Gonzalez will also be studying virtually. “Language helps us to connect with others and helps us to build cross-cultural bridges. It is more important, now than ever, for us to understand our place, not only as Americans but as global citizens,” he says.
“I hope to build on the language skills I picked up during my time in Indonesia as a Peace Corps volunteer,” Gonzalez says. “Ultimately, I want to use my language skills to represent the United States in Southeast Asia as a foreign service officer.”
Onofre’s program will not be in person in Jordan, but he is looking at options to be in Amman during the program for a more immersive experience.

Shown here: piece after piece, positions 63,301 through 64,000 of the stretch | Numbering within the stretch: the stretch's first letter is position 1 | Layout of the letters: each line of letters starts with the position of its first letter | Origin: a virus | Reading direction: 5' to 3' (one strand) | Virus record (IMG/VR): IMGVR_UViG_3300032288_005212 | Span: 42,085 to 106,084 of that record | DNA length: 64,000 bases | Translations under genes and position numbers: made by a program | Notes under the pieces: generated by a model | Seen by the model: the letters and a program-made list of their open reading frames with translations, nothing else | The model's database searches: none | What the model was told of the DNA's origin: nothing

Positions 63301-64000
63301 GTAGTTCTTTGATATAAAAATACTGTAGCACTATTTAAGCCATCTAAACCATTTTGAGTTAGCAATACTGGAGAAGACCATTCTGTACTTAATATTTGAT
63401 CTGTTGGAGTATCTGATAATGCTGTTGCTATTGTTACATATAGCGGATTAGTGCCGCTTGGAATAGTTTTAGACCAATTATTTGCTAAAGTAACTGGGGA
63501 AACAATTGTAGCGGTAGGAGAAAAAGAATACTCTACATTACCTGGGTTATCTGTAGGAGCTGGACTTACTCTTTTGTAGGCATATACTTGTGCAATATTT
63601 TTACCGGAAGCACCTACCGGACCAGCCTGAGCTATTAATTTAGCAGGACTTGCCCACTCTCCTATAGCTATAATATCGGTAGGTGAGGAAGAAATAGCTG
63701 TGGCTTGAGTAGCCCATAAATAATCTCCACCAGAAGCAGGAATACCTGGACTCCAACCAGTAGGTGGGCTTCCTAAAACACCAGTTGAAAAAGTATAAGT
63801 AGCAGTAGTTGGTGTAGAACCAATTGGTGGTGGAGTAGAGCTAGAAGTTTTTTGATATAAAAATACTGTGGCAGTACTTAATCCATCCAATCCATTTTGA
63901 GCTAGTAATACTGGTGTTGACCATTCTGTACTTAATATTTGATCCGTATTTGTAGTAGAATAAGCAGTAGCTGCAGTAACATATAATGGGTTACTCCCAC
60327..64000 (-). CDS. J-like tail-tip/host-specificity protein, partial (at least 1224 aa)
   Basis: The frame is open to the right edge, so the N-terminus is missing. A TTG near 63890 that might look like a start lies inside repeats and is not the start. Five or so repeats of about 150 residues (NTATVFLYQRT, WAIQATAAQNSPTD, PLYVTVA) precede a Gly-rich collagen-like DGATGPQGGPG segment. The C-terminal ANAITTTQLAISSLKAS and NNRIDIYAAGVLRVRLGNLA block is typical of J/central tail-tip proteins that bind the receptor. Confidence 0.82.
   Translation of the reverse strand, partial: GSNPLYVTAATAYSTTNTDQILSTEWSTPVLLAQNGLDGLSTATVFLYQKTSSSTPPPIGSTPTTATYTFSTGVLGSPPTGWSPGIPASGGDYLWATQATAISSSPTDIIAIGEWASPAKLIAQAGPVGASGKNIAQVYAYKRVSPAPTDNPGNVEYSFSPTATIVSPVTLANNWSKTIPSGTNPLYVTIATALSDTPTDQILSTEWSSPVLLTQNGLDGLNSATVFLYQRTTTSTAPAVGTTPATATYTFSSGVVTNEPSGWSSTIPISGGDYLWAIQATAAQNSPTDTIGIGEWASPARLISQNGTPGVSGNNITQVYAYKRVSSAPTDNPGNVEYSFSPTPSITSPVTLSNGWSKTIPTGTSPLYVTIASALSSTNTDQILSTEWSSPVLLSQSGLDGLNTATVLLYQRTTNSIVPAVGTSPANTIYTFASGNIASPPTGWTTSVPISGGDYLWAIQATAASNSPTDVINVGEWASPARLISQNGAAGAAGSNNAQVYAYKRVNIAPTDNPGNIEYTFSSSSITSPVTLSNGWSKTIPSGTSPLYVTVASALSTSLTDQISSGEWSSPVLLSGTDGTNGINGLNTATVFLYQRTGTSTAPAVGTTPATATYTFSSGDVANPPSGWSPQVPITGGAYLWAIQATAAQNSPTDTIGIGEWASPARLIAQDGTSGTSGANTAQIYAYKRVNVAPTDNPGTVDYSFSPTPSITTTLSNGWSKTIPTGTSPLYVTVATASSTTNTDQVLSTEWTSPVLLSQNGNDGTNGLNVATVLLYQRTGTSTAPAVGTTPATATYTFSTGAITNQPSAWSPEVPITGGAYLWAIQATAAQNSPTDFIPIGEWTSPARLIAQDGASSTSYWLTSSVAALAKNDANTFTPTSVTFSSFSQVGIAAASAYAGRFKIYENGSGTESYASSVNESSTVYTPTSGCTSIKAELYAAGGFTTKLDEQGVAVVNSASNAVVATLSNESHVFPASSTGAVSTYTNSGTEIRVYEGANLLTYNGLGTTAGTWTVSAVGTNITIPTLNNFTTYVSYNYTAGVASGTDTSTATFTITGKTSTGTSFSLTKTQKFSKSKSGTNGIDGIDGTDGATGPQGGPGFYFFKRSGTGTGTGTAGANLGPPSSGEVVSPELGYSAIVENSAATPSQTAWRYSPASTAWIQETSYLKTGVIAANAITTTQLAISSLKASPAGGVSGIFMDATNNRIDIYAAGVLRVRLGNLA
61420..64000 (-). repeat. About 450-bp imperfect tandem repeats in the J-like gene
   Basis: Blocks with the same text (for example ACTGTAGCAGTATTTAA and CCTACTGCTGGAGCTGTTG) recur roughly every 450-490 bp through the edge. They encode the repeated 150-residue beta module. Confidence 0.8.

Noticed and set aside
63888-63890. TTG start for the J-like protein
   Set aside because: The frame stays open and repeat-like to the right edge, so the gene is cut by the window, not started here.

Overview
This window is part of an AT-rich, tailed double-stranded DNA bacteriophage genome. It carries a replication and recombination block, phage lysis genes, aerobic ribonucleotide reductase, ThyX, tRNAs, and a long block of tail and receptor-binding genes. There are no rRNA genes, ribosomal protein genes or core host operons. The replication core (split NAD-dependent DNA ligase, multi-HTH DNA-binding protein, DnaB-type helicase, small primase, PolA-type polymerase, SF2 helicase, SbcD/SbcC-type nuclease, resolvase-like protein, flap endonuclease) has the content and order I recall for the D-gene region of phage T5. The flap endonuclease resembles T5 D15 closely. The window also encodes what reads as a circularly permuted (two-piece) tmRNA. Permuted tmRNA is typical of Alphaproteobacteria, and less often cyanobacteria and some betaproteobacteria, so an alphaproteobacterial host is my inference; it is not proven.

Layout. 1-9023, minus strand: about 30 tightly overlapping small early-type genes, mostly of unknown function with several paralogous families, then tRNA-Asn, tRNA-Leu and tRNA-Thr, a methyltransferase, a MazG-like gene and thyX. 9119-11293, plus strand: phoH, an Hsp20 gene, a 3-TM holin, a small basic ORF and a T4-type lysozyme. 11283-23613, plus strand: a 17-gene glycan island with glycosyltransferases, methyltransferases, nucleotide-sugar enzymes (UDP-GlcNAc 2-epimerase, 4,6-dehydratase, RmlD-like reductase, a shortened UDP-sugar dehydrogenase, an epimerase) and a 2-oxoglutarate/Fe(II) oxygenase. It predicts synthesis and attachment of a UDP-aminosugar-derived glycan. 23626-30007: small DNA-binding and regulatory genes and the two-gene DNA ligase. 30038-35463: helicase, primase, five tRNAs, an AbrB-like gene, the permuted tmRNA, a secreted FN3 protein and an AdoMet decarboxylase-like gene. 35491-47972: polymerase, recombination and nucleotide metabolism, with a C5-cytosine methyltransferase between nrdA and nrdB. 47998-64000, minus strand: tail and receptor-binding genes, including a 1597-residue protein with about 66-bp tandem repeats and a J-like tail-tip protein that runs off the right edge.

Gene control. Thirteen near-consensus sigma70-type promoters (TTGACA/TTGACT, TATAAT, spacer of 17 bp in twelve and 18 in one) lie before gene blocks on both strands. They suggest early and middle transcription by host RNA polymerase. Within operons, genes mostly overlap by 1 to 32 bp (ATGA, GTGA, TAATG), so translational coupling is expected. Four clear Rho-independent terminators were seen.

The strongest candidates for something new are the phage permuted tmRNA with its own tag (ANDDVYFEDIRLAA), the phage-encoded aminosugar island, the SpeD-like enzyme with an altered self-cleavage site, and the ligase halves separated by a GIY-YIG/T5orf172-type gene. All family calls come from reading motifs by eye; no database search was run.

Being awarded the CLS has given Onofre the motivation to continue his Arabic language studies, which he has been working on since his study abroad program in the fall of 2017. “Arabic is a difficult language, and it takes dedication and patience to become fluent,” he says. “I am excited to continue my intensive, yet immersive, language studies through this program.”
Onofre previously completed Gilman and Fulbright programs in Morocco. “I hope to achieve a fluent level of Arabic that will allow me to combine my studies in international affairs, experiences in policy and knowledge of the region to bring more development to the Middle East,” he says.
Volpe will also be studying remotely. “I am grateful to have the opportunity to study Urdu after having studied Hindi both at Syracuse and in Jaipur, India, at the American Institute of Indian Studies,” she says. “I hope to complement my Hindi language skills by diving into Urdu study this summer through the CLS program.”
“I hope to use my language skills to support collaborative foreign policy engagements between the U.S. and India addressing global warming, immigration and fair labor policies,” Volpe says.